We look forward to receiving the annual Verizon Data Breach Investigations Report each year simply because the findings very much impact what we offer — credit card merchant account services. We don’t look forward to what we’re going to find, however, because fraud rates have only been escalating while tactics have been getting ever creative and elusive.
Because we’re in the business of offering merchant credit card services to businesses worldwide, our goal is to get merchants processing payments securely and keep them processing payments.
Verizon’s report wasn’t surprising to us — it is obvious there is more fraud committed today than ever before. One factor, however, left us aghast: That human error is still a key problem in facilitating data breaches, in allowing criminals through the safeguards to get what they want.
Two years ago we saw fraud expert Frank Abagnale, Jr. (of Catch Me if You Can fame), speak at the 2016 Money2020 trade show in Las Vegas, and a quote of his has stuck with us ever since. He said that every data breach happens because someone did something they weren’t supposed to do, or didn’t do something they were supposed to do.
What did the Verizon Data Breach Investigations Report find?
Back to our rant about human error in fraud…
The Verizon report detailed that fraudsters still target and exploit company employees the most, particularly in two forms of social attacks:
- Financial pretexting, where the fraudster lies or misrepresents in some form to need access to financial information.
- E-mail phishing attacks, where fraudsters claim the identity of another person or entity (such as the Nigerian prince, e-commerce giant Amazon, or in one of our most recent cases, Janet Yellin, the Chair of the Board of Governors of the U.S. Federal Reserve).
Human resources officers always in the crosshairs
Verizon reported that the frequency of pretexting attacks has grown five times from what was reported in the 2017 report, and noted that human resources staffers, usually the gatekeepers of personal information for any business, are the most popular targets for fraudsters.
Human error, continued
According to Verizon, a vast majority (78 percent) of employees passed phishing tests over the last year, but there is still a significant population that cannot recognize a phishing e-mail from a legitimate one. In the presentation of Mr. Abagnale two years ago, he reiterated that it only takes one person to take a phishing e-mail or financial pretext seriously.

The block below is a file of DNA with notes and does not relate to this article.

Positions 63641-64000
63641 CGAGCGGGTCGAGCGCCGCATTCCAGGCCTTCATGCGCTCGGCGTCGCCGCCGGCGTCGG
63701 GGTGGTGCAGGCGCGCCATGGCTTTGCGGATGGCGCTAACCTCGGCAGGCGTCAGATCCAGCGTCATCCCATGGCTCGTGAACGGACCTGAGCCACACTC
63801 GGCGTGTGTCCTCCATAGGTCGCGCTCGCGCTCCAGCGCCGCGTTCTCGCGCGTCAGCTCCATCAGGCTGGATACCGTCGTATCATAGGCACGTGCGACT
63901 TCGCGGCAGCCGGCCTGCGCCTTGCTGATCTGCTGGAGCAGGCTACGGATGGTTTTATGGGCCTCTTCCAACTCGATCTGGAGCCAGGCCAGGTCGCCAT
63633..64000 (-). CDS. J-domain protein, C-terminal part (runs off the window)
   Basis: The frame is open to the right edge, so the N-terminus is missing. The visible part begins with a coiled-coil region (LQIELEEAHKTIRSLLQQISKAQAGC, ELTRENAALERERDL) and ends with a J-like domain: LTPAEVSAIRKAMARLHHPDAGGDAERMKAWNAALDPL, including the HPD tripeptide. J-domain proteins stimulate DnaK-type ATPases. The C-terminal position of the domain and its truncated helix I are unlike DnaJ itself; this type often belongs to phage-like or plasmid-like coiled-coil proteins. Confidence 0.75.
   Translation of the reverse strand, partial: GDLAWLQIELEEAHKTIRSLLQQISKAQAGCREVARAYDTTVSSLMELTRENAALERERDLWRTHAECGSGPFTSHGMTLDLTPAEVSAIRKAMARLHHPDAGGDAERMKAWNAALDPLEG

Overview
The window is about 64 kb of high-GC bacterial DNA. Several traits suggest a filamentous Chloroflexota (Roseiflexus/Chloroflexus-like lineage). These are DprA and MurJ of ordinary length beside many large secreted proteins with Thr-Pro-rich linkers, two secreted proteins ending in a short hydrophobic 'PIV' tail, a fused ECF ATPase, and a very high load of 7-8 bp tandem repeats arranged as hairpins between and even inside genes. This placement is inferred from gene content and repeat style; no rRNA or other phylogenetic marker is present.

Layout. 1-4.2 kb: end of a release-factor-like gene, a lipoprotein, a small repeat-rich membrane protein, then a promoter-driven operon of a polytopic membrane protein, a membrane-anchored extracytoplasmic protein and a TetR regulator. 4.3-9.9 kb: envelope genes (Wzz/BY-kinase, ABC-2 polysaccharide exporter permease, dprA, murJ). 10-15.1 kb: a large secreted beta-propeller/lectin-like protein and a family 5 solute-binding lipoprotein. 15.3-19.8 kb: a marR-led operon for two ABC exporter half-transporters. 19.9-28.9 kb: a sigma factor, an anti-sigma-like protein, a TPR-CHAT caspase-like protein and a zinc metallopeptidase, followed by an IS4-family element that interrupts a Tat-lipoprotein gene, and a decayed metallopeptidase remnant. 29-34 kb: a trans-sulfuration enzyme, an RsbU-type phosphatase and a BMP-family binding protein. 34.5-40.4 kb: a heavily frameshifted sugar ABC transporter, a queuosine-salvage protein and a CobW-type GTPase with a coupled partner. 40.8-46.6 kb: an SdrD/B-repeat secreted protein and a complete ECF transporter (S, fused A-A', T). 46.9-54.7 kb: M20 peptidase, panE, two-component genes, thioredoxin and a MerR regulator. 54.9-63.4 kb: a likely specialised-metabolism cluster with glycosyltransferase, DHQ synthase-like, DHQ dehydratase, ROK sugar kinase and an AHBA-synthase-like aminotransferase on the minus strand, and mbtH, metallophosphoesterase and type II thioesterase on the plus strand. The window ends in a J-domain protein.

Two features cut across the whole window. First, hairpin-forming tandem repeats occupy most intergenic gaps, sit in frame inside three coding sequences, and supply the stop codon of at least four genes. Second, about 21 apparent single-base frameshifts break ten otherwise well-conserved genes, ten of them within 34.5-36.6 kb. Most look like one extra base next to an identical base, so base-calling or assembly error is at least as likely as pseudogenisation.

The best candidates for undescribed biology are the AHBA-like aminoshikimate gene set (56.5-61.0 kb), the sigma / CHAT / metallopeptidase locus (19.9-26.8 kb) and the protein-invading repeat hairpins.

Ransomware still the most common
Ransomware — the act of seizing control of a website for a ransom payment (usually in some form of crypto currency) continues to be the most prevalent threat. Verizon found that hackers are infiltrating businesses critical systems rather than random employee desktops, which has led to larger ransom demands and higher profits for the hackers.
DDoS attacks remain rampant
DDoS attacks, or Distributed Denial of Service, also remain among the most popular hacking methods. A relatively easy attack to organize, a DDoS attack involves the use of botnets (thousands of bots) and malware that literally holds a businesses’ website hostage. When the hackers have rendered a businesses’ website helpless, a ransom note always follows with demands of thousands of dollars to be paid in crypto currency.
Two-plus years ago, a payments industry colleague of ours suffered a DDoS attack, identical to the above scenario, with an email from an Eastern European hacking group demanding 500 bitcoin (then valued at more than $8,000). After consulting several experts, including his hosting company (which refused to host his website any longer), he was able to relaunch his site with a backup template within 36 hours, having only lost three days of edits.
Fortunately, he found another host which specialized in defending such attacks, and proved that overcoming a DDoS attack is possible with the appropriate proactive measures in place, such as:
- Spam filters
- Anti-virus protection
Equally important are regular patches, upgrades and updates as well as employee education.
What does this have to do with credit card merchant account services?
What the Verizon report signals is the dire need for all companies to undergo some type of instruction on recognizing cyber attacks, particularly the ones we mentioned, simply because people are still clicking on links to malware, thus endangering their workplaces.
Moreover, consumers only hear about the large companies that fall victim to data breaches: Equifax, Macy’s, Adidas, Sears and most recently, Facebook. Little do consumers and merchants know that more than two-thirds of data breaches happen to small businesses — merchants who depend on credit card merchant services.
Secure credit card merchant account services with Instabill
When merchants are processing transactions, everybody wins. This is why our priority is matching our merchant partners with the best and secure acquiring banks for their business. Better, we’re on hand throughout the merchant account relationship by telephoning us at 1-800-530-2444.
Have a conversation today about the best credit card merchant account services today.